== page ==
Nolans Transport:

a major victory ...but no hard feelings

SIPTU's "major victory" in the Supreme Court on 15th May still remains a major defeat in New Ross and in national industrial terms. All SIPTU members shared the glee upon the faces of the SIPTU team leaving the Court after the judgement. The mildest misgivings, however, must at least engender this question: Why is there an Act on the statute books, the 1990 Industrial Relations Act, which allowed an official dispute to be closed down in December 1994, after 22 months, and to be declared a bone fide dispute after all in May 1998, three years and five months later?

Is SIPTU the only appellant in Western jurisprudence to have to wait three years and five months for an erroneous injunction to be discharged? (Recent trade union appeals to the Supreme Court took mere weeks.)

The strike was legit. SIPTU won't have to shell out £1.3m (more on that below) and the injunction was wrong. What else was entailed in the judgement? It was wrong to injunct the dispute for being a strike for a closed shop, because the evidence did not support it. But the reports (and perhaps the judgements themselves) do not make clear whether unions can pursue purely recognition claims for a section of workers with industrial action, or whether makey-up claims must be substituted.

The judges, again according to reports ('Irish Times' and 'SIPTU Report') do not say if the supporting findings were true. For instance that SIPTU had defamed Nolans by issuing normal strike propaganda. Does the original injunction still inhibit SIPTU on this score?

One factor the Supreme Court did uphold is that the ballot was unsatisfactory and Justice O'Flaherty suggested that, ideally (ideally?) an independent person should supervise ballots. (They do that on company boards, you know!) Ballot papers must specify the issue. However "the court found that even if a union conducts an irregular strike ballot it can still claim immunity, under the 1990 Industrial Relations Act, from claims for damages by employers." (Irish Times, 16.5.98).

This was probably the most important thing about the judgement and means that, on the ballot question, unions cannot be sued for £1.3m or whatever. However the only proviso is that the union is pursuing a legitimate goal and has embarked on the dispute in good faith" (Irish Times). We're not back to 1906-1900 yet.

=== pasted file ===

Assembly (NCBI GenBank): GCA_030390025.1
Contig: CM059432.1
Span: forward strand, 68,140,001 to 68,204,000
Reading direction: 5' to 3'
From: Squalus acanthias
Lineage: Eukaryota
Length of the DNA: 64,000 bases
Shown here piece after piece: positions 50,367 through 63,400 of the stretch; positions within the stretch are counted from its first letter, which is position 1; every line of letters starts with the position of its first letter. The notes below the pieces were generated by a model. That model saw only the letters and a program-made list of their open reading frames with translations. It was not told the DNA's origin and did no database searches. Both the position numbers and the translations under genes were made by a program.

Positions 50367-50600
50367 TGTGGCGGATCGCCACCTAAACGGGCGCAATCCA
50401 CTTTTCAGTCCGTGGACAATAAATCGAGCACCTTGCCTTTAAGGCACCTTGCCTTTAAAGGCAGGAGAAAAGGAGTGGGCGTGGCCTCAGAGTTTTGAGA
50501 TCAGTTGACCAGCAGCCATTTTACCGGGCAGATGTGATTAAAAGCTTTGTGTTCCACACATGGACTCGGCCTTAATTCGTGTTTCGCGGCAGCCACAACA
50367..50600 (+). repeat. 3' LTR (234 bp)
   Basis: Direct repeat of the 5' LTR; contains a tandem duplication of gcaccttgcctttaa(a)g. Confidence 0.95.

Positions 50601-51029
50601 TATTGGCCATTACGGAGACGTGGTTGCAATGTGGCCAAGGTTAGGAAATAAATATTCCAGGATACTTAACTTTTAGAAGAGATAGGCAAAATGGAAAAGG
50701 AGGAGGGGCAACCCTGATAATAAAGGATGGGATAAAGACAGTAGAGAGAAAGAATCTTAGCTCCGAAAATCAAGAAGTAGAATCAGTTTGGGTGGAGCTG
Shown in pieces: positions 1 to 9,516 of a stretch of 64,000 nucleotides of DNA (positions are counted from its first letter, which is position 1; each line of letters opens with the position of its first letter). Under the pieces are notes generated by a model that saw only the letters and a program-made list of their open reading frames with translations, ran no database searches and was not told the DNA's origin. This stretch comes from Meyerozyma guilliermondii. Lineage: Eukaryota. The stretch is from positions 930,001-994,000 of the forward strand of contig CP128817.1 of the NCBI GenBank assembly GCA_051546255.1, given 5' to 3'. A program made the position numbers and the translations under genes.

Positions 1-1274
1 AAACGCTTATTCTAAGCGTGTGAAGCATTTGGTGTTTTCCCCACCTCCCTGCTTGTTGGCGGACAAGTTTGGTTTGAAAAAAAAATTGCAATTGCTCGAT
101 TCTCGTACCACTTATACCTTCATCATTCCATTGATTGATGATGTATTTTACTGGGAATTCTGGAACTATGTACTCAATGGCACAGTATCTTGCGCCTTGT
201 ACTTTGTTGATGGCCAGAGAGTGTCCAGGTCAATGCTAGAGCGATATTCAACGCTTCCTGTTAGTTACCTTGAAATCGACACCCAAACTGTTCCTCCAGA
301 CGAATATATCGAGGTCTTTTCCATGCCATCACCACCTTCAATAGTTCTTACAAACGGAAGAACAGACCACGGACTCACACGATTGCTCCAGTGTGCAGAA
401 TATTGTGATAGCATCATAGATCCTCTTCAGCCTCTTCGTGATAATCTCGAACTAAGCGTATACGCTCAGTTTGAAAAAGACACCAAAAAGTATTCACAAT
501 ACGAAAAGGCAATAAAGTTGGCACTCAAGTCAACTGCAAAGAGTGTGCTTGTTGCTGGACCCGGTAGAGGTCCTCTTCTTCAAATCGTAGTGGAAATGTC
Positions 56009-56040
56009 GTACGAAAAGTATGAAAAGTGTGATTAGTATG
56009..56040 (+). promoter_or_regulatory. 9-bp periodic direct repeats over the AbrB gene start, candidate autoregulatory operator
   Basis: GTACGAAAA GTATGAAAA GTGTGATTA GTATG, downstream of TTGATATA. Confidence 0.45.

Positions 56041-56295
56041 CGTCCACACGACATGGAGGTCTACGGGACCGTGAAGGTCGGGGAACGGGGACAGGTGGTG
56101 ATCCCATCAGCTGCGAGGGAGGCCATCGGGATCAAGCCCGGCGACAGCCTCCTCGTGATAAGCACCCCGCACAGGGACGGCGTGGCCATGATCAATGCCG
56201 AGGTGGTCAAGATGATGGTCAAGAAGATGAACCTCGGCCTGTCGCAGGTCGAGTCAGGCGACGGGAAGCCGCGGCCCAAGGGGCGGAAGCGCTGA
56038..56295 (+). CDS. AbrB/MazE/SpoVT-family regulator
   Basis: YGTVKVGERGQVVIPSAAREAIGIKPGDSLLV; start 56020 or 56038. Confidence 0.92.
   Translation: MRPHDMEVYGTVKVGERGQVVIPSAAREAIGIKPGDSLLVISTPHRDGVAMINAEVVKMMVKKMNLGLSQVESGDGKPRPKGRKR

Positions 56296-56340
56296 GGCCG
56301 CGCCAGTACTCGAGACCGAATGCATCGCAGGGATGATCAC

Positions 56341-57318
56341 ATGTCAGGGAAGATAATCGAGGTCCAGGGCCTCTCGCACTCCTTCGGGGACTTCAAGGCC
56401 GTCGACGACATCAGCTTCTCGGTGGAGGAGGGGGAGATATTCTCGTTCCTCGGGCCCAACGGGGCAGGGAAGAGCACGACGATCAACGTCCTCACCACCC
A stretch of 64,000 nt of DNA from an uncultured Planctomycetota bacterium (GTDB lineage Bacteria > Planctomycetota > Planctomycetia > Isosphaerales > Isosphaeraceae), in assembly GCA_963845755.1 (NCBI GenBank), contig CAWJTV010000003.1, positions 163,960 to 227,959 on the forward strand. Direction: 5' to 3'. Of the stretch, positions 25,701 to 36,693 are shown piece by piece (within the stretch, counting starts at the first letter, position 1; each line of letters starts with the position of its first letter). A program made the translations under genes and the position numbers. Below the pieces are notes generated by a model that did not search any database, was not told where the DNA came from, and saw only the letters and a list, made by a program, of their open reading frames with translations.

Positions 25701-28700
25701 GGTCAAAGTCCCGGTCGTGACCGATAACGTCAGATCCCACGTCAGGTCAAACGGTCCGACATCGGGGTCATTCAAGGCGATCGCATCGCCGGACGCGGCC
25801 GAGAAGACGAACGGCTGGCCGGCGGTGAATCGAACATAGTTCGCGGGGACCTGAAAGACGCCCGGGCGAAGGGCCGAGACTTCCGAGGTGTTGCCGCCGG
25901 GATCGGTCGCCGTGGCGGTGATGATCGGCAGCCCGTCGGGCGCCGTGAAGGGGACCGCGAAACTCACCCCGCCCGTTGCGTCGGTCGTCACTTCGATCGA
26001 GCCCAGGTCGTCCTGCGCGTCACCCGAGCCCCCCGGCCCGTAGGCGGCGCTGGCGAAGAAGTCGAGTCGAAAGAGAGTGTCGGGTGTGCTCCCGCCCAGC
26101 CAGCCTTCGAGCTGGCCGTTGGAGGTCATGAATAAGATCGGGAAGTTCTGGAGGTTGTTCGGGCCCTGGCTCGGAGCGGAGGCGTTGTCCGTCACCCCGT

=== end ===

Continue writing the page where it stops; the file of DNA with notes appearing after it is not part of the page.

Not by a long shot. The Irish Times continues: "The judgement does not affect the right of employers to seek injunctions against unions which fail to conduct proper ballots." This stands in spite of the assurance of the Minister proposing the original Bill (Bertie Ahern no less) that the Act would allow only workers to question ballots.

But this saga had another GUBU event left. On 23 June the parties gathered in the Supreme court to deal with the matter of costs. The original judgement had been overturned, "a significant victory" (Report No. 7) had been won. So SIPTU would be arguing that Nolans had brought it on themselves and should pay all the costs, and furthermore, compensate the drivers for three and half years stress.

Wrong. Ercus Stewart for SIPTU declared to the Court that SIPTU was not seeking the costs of the High Court nor the Supreme Court actions! After winning the case SIPTU will now generously hand over the members' contributions, badly-needed for service in the Branches as we all know, to the already-bloated purses of the lawyers. (We can't afford shop stewards commission, you know.) Who makes these decisions?!

Ercus Stewart explained that "his clients had had regard to the judgement of the Supreme Court and attempted to approach the situation in such a way as to reduce the element of confrontation in what had been a bitter trade dispute. It was hoped that approach would be met in the spirit in which it was offered". (Irish Times, 24.6.98, our emphasis).

Who makes these decisions? Is there backbone at all in the leadership of SIPTU or do they pass around a single vertebra between them?

Naturally enough, the judge found that each side should pay their own costs. He said the parties had wisely decided to leave this unhappy episode behind them and that harmony was now established. The same Justice O'Flaherty said on 15th May that the papers of the case made him think he was back at the turn of the century; the days of the class struggle should be regarded as long gone.

Meanwhile, back in reality, is harmony established? Is SIPTU recognised at Nolans Transport? Is the strike back on, now that it's declared bone fide? Where are the Nolans members? Are they still SIPTU members? In the country?

Three years and five months later it seems the aims of the company, the law and the whole set-up are practically achieved, despite an unjust injunction. There's no union in Nolans and the company goes about its business as usual, unhindered in any port-of-call its trucks may turn into. Must the members in SIPTU recognition battles, from Pat the Baker to Ryanair, go quietly into oblivion?

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